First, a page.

Extreme weather is worsening our food supply

By Matt Freeman, Executive Director, Stronger Foundations for Nutrition.

Originally posted in Euronews.

Last year was the hottest ever on record, and scientists worry this year will be worse. Thunderstorms in Europe destroyed 9.1 billion euros in assets, while the U.S. experienced twenty-eight separate weather and climate disasters throughout 2023 costing at least one billion dollars a piece. Again, the most ever. It’s not hard to see a trend.

If we don’t avert an impending climate crisis over the next 26 years, in 2050 a quarter of a million more people will die each year from malnutrition, malaria, diarrhea and heat stress. Nearly every child on earth – over 2 billion children – will face more frequent heatwaves which put them at greater health risk, while shocks from extreme weather and climate-related conflict displace hundreds of millions from their homes. In all, the IPCC predicts a 10% decrease in years of healthy life from climate change-induced malnutrition alone.

The impacts of this climate crisis will be particularly acute for girls and women, amplifying existing gender inequalities. By mid-century, up to 236 million more women and girls will be food insecure, compared to 131 million more men and boys. Increasingly intense heat waves will also have profound effects on pregnancy – increasing risks like pre-eclampsia and infection, and leading to stillbirth, complications from gestational diabetes, and preterm birth.

26 years is not some far off future world. Most people have been on the planet for more time already.

By 2050, our growing and strained population will demand 35% – 56% more food from crops that will yield dramatically less – with NASA studies projecting impacts on maize and wheat production as early as 2030. And it’s not just production volumes – due to increasing levels of carbon dioxide and other climate effects these crops will be less dense in key minerals and protein. As a result, 23% – 62% more people will be severely stunted, with their physical and mental potential irreversibly held back.

26 years is not far off, and global malnutrition is already at crisis levels. Right now around the world, half of children and over 60% of adolescent and young women are already deficient in essential micronutrients which are the building blocks of good health. This is the global picture, but it’s a crisis everywhere. Over a third of women and young girls in the US are iron-deficient, as are 61% – 97% of Europeans. And for countries like Somalia and Ethiopia which are on the verge of famine, the story is even more tragic.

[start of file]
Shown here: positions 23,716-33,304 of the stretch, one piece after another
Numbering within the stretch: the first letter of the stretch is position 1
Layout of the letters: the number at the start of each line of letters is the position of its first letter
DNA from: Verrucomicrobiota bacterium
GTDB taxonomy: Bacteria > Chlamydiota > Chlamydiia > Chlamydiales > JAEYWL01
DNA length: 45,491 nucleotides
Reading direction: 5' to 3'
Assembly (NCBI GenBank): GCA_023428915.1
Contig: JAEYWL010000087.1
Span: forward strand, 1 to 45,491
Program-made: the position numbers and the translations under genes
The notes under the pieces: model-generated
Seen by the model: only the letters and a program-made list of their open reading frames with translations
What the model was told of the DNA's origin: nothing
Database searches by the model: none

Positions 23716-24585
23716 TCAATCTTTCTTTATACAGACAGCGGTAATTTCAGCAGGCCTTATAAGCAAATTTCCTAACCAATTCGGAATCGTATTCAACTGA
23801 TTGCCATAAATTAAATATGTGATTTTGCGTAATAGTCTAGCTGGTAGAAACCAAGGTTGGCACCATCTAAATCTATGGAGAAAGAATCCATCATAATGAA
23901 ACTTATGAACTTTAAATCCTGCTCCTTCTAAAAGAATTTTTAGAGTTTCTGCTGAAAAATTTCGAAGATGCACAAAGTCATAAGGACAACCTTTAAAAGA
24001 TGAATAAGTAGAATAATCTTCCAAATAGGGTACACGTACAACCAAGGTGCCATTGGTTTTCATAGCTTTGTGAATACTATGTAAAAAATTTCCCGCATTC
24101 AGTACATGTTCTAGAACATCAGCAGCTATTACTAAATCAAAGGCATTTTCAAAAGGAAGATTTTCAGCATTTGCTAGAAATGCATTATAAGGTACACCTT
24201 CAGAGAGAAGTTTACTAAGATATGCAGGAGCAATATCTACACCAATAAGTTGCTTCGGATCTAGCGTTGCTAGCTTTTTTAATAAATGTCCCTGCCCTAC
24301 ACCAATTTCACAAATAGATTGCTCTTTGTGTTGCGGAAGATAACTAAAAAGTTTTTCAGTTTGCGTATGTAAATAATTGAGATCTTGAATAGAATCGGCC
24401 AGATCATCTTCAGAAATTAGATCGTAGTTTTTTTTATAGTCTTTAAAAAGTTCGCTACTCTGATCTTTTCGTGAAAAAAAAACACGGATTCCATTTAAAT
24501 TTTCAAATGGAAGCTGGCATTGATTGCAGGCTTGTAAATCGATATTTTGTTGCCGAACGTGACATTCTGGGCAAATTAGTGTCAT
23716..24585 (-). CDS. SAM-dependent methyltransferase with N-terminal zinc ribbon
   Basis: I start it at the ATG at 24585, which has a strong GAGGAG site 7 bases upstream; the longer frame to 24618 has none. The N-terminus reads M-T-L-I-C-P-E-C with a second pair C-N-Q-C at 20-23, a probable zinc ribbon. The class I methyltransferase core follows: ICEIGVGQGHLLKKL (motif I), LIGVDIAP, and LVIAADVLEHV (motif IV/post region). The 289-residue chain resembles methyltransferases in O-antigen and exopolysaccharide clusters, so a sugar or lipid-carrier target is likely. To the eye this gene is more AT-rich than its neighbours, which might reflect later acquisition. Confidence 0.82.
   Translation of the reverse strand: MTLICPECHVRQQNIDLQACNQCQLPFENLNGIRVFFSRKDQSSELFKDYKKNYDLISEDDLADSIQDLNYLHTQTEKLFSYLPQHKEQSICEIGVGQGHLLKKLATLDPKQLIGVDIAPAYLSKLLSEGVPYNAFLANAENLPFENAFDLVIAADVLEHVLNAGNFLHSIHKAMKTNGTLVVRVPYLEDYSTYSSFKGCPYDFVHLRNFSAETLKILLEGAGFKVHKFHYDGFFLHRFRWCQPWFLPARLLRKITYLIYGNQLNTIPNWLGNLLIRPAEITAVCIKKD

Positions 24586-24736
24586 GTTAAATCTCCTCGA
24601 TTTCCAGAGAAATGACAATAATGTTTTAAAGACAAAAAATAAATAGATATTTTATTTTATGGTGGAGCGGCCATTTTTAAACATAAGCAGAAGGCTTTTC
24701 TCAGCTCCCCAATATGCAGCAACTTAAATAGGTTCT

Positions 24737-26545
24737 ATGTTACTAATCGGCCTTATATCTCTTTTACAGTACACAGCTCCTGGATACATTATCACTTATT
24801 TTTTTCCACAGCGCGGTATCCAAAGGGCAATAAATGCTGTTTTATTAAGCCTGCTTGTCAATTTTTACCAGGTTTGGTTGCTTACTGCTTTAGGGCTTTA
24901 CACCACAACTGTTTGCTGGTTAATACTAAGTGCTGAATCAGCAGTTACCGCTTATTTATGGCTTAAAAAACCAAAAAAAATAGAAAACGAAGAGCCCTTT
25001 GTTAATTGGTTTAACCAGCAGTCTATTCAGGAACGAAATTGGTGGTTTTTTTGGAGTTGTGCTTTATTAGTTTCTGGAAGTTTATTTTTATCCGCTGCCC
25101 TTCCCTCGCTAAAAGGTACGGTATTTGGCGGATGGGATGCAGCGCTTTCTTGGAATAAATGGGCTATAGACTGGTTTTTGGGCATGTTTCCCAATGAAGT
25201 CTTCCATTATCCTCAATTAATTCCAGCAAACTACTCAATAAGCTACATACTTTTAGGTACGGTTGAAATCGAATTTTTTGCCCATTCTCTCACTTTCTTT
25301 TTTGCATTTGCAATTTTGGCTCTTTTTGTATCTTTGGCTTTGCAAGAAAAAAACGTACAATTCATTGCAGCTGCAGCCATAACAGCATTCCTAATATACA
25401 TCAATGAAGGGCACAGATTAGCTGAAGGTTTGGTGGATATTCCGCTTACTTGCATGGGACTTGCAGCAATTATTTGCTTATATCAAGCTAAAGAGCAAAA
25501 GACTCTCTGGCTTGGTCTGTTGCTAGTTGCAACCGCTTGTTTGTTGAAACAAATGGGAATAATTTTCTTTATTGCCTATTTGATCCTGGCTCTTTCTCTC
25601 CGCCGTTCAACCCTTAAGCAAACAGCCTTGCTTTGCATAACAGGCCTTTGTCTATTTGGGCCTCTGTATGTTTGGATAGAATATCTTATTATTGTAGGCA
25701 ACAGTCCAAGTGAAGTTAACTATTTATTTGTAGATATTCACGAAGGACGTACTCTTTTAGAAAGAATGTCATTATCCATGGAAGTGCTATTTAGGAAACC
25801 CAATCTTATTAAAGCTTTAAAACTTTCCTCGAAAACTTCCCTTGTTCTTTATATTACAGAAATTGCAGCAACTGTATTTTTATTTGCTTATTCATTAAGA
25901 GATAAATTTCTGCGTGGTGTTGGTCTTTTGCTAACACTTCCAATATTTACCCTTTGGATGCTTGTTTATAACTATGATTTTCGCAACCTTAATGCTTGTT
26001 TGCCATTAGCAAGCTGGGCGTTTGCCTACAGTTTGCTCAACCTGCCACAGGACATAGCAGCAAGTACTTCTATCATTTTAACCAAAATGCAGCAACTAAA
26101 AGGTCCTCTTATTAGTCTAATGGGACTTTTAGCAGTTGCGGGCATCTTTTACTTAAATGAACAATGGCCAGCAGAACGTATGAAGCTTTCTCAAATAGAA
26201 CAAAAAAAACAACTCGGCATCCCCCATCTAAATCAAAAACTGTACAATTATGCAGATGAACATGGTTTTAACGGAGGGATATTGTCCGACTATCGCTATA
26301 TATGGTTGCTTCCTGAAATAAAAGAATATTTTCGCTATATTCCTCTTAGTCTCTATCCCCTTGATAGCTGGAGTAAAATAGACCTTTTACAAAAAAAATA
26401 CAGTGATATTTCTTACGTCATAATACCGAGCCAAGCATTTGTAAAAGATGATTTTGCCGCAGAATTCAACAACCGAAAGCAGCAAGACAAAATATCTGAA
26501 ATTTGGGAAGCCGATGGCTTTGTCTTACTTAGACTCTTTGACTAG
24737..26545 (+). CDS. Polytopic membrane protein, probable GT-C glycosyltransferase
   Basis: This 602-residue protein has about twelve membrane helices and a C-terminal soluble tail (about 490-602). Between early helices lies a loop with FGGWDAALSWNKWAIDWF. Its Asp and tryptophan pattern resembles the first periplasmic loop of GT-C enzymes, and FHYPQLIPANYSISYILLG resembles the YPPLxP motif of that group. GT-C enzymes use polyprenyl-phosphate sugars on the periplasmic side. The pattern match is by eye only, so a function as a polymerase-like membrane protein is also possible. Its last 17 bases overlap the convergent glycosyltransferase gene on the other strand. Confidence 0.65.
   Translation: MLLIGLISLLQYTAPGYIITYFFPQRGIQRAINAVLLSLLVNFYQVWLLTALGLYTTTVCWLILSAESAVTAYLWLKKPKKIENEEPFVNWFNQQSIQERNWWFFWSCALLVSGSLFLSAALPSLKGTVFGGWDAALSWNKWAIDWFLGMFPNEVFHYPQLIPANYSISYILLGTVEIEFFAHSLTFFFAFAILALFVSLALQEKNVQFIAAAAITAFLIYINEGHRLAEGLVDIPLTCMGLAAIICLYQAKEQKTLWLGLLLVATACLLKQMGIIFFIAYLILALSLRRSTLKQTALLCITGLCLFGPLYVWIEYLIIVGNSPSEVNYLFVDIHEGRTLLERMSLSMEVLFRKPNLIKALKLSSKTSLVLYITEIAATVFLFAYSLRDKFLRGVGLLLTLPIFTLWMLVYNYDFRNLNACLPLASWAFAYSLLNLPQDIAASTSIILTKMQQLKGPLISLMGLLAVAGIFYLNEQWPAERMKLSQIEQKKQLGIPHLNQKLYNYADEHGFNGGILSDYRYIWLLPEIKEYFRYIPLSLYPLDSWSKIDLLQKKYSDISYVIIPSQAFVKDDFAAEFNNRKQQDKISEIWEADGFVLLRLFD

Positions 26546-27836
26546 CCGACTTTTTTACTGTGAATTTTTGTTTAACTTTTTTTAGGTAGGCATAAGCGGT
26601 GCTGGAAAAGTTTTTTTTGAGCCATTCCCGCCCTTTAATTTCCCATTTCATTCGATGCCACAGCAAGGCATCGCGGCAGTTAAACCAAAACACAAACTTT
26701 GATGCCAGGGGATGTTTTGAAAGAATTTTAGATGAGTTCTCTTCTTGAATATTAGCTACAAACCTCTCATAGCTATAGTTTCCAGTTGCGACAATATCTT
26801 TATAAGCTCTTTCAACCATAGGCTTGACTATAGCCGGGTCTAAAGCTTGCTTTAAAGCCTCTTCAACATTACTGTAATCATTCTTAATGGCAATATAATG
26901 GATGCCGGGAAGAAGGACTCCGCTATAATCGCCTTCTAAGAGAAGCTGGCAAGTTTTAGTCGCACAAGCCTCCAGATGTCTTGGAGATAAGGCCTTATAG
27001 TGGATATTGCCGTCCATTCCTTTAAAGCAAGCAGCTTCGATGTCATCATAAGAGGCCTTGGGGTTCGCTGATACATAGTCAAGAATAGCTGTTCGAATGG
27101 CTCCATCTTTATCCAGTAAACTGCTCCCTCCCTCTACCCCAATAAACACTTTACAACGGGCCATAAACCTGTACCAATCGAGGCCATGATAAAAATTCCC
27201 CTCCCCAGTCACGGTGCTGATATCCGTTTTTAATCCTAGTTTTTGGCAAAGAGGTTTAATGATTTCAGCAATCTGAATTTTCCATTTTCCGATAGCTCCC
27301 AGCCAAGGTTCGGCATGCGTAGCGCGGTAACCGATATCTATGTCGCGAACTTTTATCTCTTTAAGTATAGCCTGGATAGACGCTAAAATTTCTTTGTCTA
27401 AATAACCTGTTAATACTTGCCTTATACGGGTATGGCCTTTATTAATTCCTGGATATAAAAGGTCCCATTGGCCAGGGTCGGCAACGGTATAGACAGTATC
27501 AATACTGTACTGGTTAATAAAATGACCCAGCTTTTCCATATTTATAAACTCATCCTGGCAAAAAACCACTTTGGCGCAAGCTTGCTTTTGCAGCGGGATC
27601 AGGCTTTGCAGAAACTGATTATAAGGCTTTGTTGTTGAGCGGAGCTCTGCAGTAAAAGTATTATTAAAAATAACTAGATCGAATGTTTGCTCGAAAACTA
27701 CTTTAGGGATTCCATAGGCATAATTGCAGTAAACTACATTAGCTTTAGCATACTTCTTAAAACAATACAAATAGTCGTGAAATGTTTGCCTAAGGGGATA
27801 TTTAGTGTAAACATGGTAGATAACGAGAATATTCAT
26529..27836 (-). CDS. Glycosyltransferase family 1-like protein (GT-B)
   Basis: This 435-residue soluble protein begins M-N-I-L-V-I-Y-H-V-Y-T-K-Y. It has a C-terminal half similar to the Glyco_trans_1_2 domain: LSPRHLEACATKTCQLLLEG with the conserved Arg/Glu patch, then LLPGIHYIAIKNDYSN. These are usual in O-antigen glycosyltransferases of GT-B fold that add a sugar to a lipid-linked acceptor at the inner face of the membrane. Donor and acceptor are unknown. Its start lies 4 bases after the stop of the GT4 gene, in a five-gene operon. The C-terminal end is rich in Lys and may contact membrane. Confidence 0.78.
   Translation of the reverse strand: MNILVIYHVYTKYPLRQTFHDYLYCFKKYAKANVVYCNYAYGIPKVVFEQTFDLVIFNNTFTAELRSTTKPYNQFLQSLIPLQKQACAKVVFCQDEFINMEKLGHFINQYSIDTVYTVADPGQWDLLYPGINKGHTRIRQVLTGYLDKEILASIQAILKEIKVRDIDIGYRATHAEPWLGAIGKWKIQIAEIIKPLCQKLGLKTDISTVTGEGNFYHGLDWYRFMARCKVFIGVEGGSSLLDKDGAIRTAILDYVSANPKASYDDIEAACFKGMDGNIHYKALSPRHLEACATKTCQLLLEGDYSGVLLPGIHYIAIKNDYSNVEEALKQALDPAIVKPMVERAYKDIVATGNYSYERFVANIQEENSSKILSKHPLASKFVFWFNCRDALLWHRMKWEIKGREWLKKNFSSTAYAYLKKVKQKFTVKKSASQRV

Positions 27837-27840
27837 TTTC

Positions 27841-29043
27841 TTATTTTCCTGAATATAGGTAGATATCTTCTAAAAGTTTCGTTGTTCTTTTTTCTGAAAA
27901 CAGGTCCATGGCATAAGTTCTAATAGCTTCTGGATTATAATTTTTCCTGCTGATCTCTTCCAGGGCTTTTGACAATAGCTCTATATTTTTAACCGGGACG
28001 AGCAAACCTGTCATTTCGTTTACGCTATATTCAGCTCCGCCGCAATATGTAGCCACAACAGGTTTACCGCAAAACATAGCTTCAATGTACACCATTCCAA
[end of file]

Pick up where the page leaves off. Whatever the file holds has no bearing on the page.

The clock is ticking. Imagine the world just ten seconds from now. McDonalds will have sold approximately 750 hamburgers in America. Also, the next child will have died of malnutrition. This is not just about our future, it’s about the present.

What will we do? Will we let millions of children die, every year? Will we limit the potential of billions of children, girls and women all over the world? Will we stay on the path of burning our planet to the ground to grow foods that kill us, rather than sustain us?

The answer has to be no, we won’t.

We can’t be resigned to a depressed fate when there is so much to live for.

More than three million children a year don’t have to die. More than 1 billion girls and women do not have to be undernourished. We can stop it. We can close the nutrient gap and live in a world where choosing healthy and sustainable food is the easy choice, for everyone.

I do not say “we can” in hopeful belief, but rather in confidence because the evidence and innovation is increasingly on our side. It only takes the will. How? For all its very real complexity, it’s also pretty clear what needs to be done.

Children shouldn’t be dying from malnutrition. Instead of spending trillions of dollars on fossil fuel subsidies, , just a tiny fraction of that would be more than enough to end global hunger. Instead of wasting money, we should be stopping children from dying of wasting – making critical sustained investments into life-saving Ready-to-Use-Therapeutic Foods, and cost-effective interventions like prenatal vitamins, which nourish mothers and their future children and can help prevent this tragedy from happening in the first place.

Instead of subsidizing billions of dollars of corn and soybeans that never leave US farms and contribute to the more than one-third of total greenhouse gas emissions caused by our broken food systems, we should be strengthening local nutritious food, health systems and safety nets.

It is possible to live in a stronger world. Through leveraging the collective global strength of governments and non-state actors to make producing and consuming nutritious, sustainable food the easy choice, we can support leaders to offer better policy solutions, unlock responsible capital, and empower consumers to make decisions which are healthier for their bodies, and for the planet.

We can nourish everyone alive, and every child being born, every second, for twenty-six years and the rest of our collective time on this planet.

Progress is slow and the road ahead is hard, but this is a fight we cannot resign ourselves to lose. Twenty-six years is tomorrow so let’s start today.